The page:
Graham Parker, decades ago, ranted "don't get me to fill up your empty lives" as the star-making machinery enclosed him in a Cocoon of Cool where real life was notional and, for all intents and purposes, fictional.
Ray Davies of The Kinks wished for "(A) fantasy world of celluloid villains and heroes." And, stealing another page from RD, who among us doesn't remember a Golden Child from our youth, some perfect specimen of the species, whose life was so wonderful it hurt our eyes to just look at them? And should we encounter them today and they seem to now have something other than that Happy Ending they thought was a birthright, tell me you don't smile just a little (schadenfreude ist auch ein freude).
So what should we make of the more recent examples of 'I called shotgun in Cowling's White Bronco' media feeding frenzy that is so much a part of our lives? With all this media and in such abundance, let's face it, the dumbing down, the bread and circuses, the 'Look at me, I'm Sandra Dee' aspect of our news structures, the day must be coming when reasonable human beings might well ask, WTFO? Or, perhaps more elegantly phrased, how did we end up in this hand basket, why is it so warm and where, exactly, are we going?
Not only do we rely on too many dubious sources of information and distraction, we rely on them in order to live our lives through their reports. How many more Christie Brinkley's, Alex Rodriquez's, Lara Logan's do we have to have before we can finally look away? What happened to last month's Britney Spears, Lindsay Lohan or Jamie Lynn. If they're not on the cover of AADDd (Adult Attention Deficit Disorder Digest) does that mean they no longer exist?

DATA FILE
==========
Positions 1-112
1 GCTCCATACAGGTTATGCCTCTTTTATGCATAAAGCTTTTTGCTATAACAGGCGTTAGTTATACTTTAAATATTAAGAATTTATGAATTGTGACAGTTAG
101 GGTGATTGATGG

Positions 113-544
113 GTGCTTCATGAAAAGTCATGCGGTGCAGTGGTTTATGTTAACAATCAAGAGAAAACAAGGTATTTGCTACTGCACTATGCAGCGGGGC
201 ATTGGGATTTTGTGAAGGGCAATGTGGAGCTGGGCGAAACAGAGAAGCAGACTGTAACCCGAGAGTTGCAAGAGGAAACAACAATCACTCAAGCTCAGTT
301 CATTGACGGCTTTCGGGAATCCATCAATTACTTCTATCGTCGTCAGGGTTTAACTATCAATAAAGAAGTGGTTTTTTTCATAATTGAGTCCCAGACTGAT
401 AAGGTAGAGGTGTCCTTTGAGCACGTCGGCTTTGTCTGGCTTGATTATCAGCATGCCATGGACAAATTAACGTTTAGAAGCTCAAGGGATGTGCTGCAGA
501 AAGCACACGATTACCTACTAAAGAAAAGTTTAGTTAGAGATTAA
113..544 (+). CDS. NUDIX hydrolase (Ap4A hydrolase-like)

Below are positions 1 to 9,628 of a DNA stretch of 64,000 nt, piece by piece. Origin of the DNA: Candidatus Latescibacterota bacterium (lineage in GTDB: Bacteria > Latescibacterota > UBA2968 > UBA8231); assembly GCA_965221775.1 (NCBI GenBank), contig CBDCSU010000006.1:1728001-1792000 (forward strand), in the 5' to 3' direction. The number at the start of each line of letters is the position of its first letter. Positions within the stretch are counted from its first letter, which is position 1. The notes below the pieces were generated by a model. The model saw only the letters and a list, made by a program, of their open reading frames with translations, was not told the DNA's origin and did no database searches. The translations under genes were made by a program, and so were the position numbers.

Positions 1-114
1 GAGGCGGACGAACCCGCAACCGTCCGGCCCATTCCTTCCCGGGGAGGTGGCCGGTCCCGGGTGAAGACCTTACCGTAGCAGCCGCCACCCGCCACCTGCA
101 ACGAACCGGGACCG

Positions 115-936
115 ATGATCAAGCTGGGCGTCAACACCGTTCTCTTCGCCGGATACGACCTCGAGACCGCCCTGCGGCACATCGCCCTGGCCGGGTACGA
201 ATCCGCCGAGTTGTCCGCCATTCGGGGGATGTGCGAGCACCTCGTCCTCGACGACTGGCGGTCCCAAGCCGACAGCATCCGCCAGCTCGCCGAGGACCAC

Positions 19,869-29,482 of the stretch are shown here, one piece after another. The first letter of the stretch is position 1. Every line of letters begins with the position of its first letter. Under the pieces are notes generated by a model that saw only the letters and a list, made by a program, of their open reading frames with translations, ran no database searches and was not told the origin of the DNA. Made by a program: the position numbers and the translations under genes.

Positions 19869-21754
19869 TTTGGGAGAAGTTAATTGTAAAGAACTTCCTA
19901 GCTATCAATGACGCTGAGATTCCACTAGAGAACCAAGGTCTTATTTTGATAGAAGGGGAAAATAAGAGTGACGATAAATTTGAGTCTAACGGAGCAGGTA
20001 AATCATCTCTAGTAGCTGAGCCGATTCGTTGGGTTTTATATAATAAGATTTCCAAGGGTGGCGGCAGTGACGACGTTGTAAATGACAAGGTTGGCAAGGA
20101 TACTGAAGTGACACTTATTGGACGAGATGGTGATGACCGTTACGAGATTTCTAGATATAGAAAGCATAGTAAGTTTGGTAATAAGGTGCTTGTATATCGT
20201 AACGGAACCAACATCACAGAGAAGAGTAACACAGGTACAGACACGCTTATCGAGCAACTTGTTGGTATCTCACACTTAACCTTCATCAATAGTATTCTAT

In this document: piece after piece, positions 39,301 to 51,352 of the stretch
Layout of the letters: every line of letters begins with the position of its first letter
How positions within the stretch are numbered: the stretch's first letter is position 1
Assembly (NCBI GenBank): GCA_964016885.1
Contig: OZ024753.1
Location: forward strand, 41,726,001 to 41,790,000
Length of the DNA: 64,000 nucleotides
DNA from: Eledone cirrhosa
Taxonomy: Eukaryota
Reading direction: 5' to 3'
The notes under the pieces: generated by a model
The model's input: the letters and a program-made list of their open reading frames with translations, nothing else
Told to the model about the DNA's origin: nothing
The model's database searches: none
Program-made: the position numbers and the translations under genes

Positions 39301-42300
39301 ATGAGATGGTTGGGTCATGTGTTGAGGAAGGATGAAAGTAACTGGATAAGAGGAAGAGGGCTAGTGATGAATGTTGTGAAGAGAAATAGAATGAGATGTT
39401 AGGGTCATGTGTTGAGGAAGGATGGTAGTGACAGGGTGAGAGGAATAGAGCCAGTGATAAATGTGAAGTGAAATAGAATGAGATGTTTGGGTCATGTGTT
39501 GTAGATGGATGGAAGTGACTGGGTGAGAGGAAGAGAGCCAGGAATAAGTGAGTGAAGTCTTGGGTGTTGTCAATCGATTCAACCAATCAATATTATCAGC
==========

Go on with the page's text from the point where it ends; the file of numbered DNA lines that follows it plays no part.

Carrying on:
Show of hands: do any of us shoe shop with any of the people in the above paragraph? That's what I thought. But more of us know about Lara Logan's escapades than can name the Speaker of the House of Representatives. We are more conversant with the heartbreak that is Christie's lot in life than understanding of the impact of the Prime Rate on our credit ratings (see? All this time you were blaming Countrywide for the sub-prime meltdown and it may have been Diana Bianchi) and baseball fans can now discuss whether A-Rod has more doubles with runners in scoring position than he has nooners with Madonna.
Is this stuff news? Is any of it news, and for whom? I love baseball and am a Yankees fan, and I shift uneasily as the Rodriguez family disintegrates off the field as when Roger Clemens showed up in a Spring training haircut to testify on the Hill. My need to NOT know is greater than TMZ, CNN, E!, Fox or the Daily News' need to tell me. I watched Lara Logan's reports for CBS News from Afghanistan and Iraq-I'm not sure why I'm supposed to care with whom she was knocking (combat) boots when not being shot at. As for Christie B, the Unhappy Uptown Girl, I have a hard time feeling sorry for her especially as she does such a good job of feeling sorry for herself. But, again, why is any of this leading a TV newscast or showing up on the front pages, above the fold, of daily newspapers? Joan of Arc may have drunk her bathwater; Jonas Salk could have left the toilet seat up and the Virgin Mary might have never child-proofed the stable--and none of that is any of my business.
And yet, here it comes. Who's to bless and who's to blame? We are--that's the short answer, which is good, because surveys say we don't have the span of attention required to have a discussion, much less develop a strategy, for better separating the wheat from the chaff. No wonder our world is so screwed up-look at how we gather the information to attempt to make decisions. And if you're hoping all the tumult and head noise will get better with time, let me talk to you about buying a bridge in Brooklyn.
Three question exam, but you have to get all three right. Ready? Probably not.
Who is the President of Zimbabwe?
Who originally called shotgun in AC's SUV?
Why did so many know the second one but not the first?